"From here, class discussion desperately moved from the macro to the micro, from the genitals to the genome…they were wrestling with something very unsettling...dyadic sex is itself somewhat of a myth."
From here, class discussion desperately moved from the macro to the micro, from the genitals to the genome; each student in turn attempting to retrace what they once believed was an impenetrable basis upon which they invested so much of their thinking. But they were on a threshold, for they were wrestling with something very unsettling: our dyadic gender construction claims to be based on biological sex, but in fact, dyadic sex is itself somewhat of a myth.
This moment of dislodging a foundational premise is a difficult one, and may be the principal reason why the sociology of gender is such a challenging course to teach. Reexamining the gender binary, and the sex binary upon which it claims to be based, is disorienting. It’s not like waking up in an unfamiliar place, where the task is to take a moment to deduce your surroundings based on coordinates you already know to exist in the world. Instead, I think it is far more akin to being unable to determine whether you are now awake or still dreaming.
Coaxing students into this uncertainty, this zone of indistinction, is the beginning of the teaching moment. However, collective uncertainty is no place to dwell for an entire semester. If my claim is that they can no longer uncritically draw upon their common sense to evaluate the world—if that way of knowing is to be cast in suspicion—then what am I proposing as a replacement? What will they use to evaluate their common sense? It is at this juncture that I become the pitchman who must finally demonstrate his product, lest the crowd disperse. I must demonstrate by example how gender is socially constructed.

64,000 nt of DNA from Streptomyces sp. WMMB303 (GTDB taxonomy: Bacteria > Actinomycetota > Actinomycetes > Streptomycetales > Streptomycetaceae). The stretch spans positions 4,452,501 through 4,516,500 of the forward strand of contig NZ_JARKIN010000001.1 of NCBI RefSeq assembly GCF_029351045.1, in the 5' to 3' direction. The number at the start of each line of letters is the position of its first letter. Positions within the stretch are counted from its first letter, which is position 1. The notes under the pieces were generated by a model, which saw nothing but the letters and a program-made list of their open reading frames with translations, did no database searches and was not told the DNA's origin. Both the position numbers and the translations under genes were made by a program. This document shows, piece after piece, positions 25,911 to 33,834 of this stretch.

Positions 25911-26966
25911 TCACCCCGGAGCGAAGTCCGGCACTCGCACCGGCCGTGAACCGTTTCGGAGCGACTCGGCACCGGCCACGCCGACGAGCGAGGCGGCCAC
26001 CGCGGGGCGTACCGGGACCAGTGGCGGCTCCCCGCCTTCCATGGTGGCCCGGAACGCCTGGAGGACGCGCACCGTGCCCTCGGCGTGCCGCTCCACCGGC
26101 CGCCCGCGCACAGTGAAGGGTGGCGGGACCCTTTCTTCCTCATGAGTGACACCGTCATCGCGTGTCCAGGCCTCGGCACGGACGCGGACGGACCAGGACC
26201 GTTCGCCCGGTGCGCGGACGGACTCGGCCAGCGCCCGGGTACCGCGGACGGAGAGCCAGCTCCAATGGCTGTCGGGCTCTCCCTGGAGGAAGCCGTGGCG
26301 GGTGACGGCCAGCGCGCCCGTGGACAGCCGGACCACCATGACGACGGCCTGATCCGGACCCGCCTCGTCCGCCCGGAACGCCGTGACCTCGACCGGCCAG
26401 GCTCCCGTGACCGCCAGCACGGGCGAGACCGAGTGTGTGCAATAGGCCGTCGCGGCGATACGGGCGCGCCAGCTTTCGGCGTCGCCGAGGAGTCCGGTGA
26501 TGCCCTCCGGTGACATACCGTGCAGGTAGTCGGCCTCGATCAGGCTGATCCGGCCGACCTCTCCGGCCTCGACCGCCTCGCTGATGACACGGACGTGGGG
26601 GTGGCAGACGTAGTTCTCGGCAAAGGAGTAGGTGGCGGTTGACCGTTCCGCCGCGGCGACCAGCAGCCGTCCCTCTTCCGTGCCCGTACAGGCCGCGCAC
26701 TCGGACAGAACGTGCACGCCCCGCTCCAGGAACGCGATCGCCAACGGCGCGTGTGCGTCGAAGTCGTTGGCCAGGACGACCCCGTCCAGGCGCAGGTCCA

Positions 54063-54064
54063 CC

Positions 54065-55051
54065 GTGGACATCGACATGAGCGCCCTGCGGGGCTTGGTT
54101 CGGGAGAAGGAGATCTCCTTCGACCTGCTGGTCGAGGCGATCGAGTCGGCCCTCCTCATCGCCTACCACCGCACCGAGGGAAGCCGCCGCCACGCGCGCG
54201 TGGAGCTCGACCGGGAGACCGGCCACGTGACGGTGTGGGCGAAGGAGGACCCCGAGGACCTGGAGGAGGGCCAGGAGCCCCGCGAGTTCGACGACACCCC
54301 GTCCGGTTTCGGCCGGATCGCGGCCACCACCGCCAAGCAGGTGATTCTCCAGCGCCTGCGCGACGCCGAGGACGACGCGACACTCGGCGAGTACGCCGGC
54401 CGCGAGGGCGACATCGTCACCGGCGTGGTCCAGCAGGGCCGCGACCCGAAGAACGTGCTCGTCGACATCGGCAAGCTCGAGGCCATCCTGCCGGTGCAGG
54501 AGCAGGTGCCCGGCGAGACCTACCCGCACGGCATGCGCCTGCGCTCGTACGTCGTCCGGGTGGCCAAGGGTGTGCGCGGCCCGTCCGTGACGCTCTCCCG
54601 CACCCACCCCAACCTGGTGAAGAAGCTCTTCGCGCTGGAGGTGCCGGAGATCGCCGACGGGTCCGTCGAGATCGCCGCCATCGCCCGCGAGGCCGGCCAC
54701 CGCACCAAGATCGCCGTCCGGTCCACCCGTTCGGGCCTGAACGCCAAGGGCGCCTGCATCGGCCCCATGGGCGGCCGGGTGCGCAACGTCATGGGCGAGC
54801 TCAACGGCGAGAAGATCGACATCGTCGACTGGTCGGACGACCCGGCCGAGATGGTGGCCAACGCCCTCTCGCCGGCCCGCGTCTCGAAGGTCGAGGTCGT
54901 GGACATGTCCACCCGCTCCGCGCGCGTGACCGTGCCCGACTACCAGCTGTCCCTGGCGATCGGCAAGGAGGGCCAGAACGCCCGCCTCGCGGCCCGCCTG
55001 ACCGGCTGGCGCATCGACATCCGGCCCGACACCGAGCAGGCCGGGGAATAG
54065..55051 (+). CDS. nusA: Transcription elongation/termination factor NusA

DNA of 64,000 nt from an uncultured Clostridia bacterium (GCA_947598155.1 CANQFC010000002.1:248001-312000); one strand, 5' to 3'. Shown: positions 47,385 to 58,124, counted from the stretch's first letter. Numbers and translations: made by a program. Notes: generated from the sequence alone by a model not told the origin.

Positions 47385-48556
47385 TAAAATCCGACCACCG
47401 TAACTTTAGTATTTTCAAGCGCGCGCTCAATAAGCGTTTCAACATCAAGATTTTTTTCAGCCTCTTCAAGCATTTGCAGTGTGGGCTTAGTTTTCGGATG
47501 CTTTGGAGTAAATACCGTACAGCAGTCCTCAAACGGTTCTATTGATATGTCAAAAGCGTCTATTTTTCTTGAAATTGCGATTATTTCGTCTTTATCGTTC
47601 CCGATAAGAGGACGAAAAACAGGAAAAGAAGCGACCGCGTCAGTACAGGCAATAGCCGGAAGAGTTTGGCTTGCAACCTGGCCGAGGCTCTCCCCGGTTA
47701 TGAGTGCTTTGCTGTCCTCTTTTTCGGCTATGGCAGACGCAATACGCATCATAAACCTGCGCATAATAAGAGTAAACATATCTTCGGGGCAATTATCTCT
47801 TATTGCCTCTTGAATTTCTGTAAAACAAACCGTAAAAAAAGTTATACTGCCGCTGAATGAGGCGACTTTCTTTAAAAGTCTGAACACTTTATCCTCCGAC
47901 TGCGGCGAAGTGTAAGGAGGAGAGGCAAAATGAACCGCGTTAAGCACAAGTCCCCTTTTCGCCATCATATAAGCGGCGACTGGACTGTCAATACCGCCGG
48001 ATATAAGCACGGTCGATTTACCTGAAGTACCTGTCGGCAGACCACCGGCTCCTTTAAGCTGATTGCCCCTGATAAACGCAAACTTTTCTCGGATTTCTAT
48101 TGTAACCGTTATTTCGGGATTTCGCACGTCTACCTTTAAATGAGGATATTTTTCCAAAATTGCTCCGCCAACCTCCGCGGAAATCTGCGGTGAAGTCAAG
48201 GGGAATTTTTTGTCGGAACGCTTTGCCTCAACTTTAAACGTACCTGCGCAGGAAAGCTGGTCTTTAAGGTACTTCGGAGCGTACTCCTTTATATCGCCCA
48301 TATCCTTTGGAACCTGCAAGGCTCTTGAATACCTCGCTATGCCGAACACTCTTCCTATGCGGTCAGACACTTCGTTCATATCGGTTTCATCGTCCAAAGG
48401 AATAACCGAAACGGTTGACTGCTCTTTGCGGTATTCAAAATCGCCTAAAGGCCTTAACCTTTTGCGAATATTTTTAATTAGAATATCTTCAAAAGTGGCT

So there could be no question as to how current the information was, I drew upon a fairly recent advertisement for the new iPad from Steve Jobs and company (here). The ad pretends to be a casual chat with four of the creative tech geeks at Apple, who just love what they do and are gushing to talk about this cool thing they invented.
Women are conspicuously missing from this eight-minute clip; yet I would argue that even among women the ad is largely successful for Apple. While questions have surfaced about how truly innovative the iPad is, fewer have questioned the natural affinity depicted in this commercial between male logic and technological innovation. Hearing the epithet "computer geek," we in the U.S. mostly think of men, and that is precisely who we want designing our high tech gadgets because we associate men with logical integrity. Perhaps Apple intuitively understands that if they featured an exuberant woman in the ad, it would suggest that the iPad’s programming is logically flawed.
This analysis baits controversy among my students, and almost immediately hands are raised. A flurry of remarks ensue, each insisting on counterexamples which demonstrate that women are definitely also represented in our society as having technological prowess. Plenty of visual representations suggest that they too belong to the symbolic universe of high technology. “This is true,” I tell them, “but consider the technology women are typically paired with.”